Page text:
Inflammation to the attachment of the stability muscles of the rotator cuff.

It is characterised by an inability to lift the arm sideways. There is also a painful arc of movement where the inflamed tendon moves under the acromion process. There is also a bursa in this area which can become inflamed and lead to a condition called subacromial bursitis. 


  • Cause is usually due to body contact in sports such as rugby and football. A straight forward dislocation, usually anteriorly must only be reduced by a skilled practitioner. One should never attempt to put the shoulder back into place without adequate experience.



  • You need an accurate diagnosis so book in with a physiotherapist for an assessment, diagnosis and treatment plan.



  • “hands on” therapy to the soft tissues and joints
  • Treatment will help to restore normal function of the joint and correct movement patterns
  • Advice on improving shoulder, neck and spinal posture
  • Anti-inflammatory medication
  • Various forms of physiotherapy such as ultrasound, acupuncture, manual therapy and mobilising techniques, graded exercise programmes to restore full mobility, strength and stability.
  • Other treatments are sometimes needed such as steroid joint injections or surgery
  • Sports specific exercise are very important especially if the cause of the injury was a training error or faulty technique.
  • K-taping to reduce the strain on the sore areas.
  • Return to sport must be gradual


Do you leak a little when you cough or sneeze? Find yourself having to rush to the toilet or empty your bladder frequently?  Your pelvic floor muscles support the base of the pelvis including your bladder and bowel and there are a number of reasons why these muscles can become weaker.

  • Pregnancy
  • Childbirth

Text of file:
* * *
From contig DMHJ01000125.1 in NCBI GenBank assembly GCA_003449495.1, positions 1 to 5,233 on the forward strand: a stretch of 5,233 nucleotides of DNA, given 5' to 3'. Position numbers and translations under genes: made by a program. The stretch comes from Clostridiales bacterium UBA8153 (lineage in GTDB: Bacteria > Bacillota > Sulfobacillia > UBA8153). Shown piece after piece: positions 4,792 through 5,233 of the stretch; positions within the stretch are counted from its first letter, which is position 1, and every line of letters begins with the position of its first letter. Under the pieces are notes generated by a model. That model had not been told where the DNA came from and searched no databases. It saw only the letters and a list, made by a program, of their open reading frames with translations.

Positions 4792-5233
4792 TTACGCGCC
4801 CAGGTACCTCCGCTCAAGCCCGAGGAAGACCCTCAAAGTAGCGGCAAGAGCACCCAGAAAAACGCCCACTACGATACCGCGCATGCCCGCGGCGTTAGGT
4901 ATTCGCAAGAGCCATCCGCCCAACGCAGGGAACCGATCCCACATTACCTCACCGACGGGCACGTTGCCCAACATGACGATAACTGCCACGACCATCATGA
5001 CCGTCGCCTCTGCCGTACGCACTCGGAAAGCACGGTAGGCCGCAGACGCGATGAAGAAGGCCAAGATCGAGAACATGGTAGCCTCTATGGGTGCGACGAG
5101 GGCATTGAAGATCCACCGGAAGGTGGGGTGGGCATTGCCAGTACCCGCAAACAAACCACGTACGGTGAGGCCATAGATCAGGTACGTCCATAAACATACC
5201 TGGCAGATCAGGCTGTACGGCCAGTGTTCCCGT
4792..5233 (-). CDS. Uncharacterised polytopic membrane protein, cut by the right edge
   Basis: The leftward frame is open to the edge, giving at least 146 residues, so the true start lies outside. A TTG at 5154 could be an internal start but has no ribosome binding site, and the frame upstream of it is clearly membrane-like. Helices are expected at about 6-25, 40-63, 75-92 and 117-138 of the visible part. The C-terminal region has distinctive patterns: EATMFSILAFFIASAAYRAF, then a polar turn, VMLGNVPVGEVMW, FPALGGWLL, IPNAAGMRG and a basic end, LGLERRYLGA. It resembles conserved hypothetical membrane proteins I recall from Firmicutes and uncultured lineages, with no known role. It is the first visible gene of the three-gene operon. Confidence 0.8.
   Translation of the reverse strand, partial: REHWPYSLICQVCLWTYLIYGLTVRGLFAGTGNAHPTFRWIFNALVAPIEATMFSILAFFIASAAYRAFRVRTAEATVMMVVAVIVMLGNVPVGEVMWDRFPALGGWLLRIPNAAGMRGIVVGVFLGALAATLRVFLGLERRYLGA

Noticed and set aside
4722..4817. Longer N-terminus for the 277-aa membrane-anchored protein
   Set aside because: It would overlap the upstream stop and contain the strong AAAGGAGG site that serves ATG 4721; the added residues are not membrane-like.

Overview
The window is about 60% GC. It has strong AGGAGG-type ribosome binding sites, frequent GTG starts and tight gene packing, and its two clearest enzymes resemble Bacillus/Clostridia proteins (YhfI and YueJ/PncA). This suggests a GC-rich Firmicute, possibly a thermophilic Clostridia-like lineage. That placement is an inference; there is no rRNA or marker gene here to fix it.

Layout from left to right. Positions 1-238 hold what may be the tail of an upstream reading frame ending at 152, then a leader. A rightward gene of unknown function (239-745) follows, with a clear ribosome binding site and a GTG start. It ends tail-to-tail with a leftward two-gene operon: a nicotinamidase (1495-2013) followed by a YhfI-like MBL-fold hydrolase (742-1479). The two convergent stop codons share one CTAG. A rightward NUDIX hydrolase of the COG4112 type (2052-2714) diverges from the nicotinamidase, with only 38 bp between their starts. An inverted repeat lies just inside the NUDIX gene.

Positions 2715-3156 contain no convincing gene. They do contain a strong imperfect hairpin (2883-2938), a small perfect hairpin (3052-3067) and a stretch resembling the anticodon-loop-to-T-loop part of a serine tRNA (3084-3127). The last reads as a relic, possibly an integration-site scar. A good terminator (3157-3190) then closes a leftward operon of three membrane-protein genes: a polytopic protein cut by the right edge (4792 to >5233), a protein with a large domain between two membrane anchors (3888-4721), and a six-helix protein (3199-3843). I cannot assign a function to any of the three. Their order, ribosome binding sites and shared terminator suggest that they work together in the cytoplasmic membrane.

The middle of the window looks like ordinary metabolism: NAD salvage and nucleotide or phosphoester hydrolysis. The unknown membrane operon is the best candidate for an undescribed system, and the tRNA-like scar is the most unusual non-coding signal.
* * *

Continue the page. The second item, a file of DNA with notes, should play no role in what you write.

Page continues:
• Constipation
  • Heavy lifting
  • Menopause
  • Weight gain
  • Smoking


Physiotherapy can help.

Our therapist will ask you a number of questions to assess your symptoms. Based on the assessment findings treatment will involve one or more of the following:

  • Pelvic floor exercise
  • Bladder training
  • Life-stye changes

Our therapists are here to help, so if you have any questions regarding incontinence do not be afraid to ask.

Adolescent & Child Physiotherapy

We have been treating adolescents and children since the clinic opened and the Cotswold Physiotherapy Centre has a long association with Cheltenham Ladies College, Cheltenham College, and Dean Close School.

We have treated injuries associated with many sports, including rugby, hockey, netball, football, cricket, racket sports, athletics, and swimming.  Common complaints are knee pain (Osgood-Schlatter) and heel pain (Sever’s). Other sports injuries include shoulder and back pain, as well as thigh and hamstring pain.

Here at Cotswold Physiotherapy we have the expertise to treat any adolescent injury and  to advise on management strategies, which will enable a quick and full recovery.

child physiotherapy, paediatric, juvenile

Child Physiotherapy

If you are concerned that your child is complaining of pain associated with sport, an assessment by a physiotherapist can be advisable. Many doctors will refer children for a physiotherapy treatment when complaining of ‘growing pains’.
Physiotherapy can help through stretching, soft tissue and mobilisation techniques, posture advice and strengthening.